TBI Weekly: Six key takeaways from Realscreen in New Orleans

I’ll just admit it. I think Realscreen, the non-fiction (OK, reality) television conference that kicks off every January is fun.

And it’s not because I have three kids and a social life that never recovered since I graduated from college in 2000. It’s because the business as a whole, especially in cable, has changed mostly for the better. The magnification of a business and its people is best seen, I think, through the lens of its industry gatherings.

So, if Realscreen were a social experiment petri dish and we were the scientists, here’s what I think some takeaways might be:

More risk

The genre has been forced to grow and evolve, and for cable networks that’s especially hard. If you’re a buyer in, say, animal programming and you do it well and then what seems like overnight a hot-shot streamer steps in and becomes the sexy stop for all things nature, you’re suddenly forced into a creative corner. When creative people are forced into a corner, they find another way. I heard more buyers ask for risky concepts (and mean it) than ever before.

Buyers are nicer

Genuinely, buyers now are more humbled and appreciative to work in television than ever before. I had seriously terrific dinners that didn’t feel transaction-driven – it felt like people who share a common goal and want to connect. Part of this is a business growing up, which is tired of stigma and looking for meaning.

Producers as filmmakers

There was a time when non-fiction/reality producers were just seen as ‘sellers.’ Almost as if you can sell insurance, you can sell television concepts. I’m biased as all hell, but I think that’s over. In fact, this producer community has grown entirely unpretentious and whatever smarmy associations may have existed are on the way out. In fact, this producing community has come to be a triple threat because… they have to be. Sure, they have to be sellers and business people but they also absolutely need conviction, passion and vision. If they don’t, it’s simply too competitive to get content financed. They need it all and this generation of producers seems to have it.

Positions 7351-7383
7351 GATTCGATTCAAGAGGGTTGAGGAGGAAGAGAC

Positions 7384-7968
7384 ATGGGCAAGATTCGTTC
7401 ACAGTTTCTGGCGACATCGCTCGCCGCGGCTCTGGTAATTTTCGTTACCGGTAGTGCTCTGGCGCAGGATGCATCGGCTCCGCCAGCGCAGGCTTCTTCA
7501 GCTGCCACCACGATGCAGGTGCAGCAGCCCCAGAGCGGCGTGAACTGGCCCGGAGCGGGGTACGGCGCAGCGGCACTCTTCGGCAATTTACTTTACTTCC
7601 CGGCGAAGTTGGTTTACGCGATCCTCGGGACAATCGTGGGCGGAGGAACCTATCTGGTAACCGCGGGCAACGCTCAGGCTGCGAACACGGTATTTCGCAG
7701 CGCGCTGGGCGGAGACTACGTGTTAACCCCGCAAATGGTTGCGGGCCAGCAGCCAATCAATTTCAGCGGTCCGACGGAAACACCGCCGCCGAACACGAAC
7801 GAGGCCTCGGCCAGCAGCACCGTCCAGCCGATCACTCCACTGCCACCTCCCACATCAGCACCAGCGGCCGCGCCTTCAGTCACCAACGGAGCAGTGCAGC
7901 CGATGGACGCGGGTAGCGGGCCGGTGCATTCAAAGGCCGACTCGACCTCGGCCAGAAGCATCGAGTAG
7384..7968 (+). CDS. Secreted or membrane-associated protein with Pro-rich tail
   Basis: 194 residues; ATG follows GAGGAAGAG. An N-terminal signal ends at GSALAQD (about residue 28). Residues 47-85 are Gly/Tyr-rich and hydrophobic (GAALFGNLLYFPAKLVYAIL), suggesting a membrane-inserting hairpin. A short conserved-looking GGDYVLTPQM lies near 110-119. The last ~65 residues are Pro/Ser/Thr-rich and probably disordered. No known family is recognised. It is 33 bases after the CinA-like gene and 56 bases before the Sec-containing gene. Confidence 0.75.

Henry Schleiff

The general manager of Discovery ID & Travel is a great swing dancer.

Food is key

The eating in New Orleans is so damn good. And, I’m kosher! But, besides hanging my head shamefully around the waitstaff, the ambiance of a big New Orleans dinner makes you pretty much forget whatever self-hatred you may be clinging to.

Media matters

As much as a dream as it is to be away from politics and ‘the world’ for a few days – most of us come out of documentary or news, or some tenant of it – we know we’re powerful. We know that media, stories and voice matter. We are weaponised, we know it and we feel lucky.

Please note that my publicist would not allow me to publish two other stories, but for more, please, reach out to me at ari@ampleent.com

Ari Mark is co-founder and co-president of AMPLE Entertainment, which recently premiered The Lost Women of NXIVM on ID and a reboot of Cold Case Files for Netflix. Other shows on the slate include 9 Months With Courteney Cox (Facebook), The Lost Gold Of World War II (History) and Could You Survive The Movies (YouTube).

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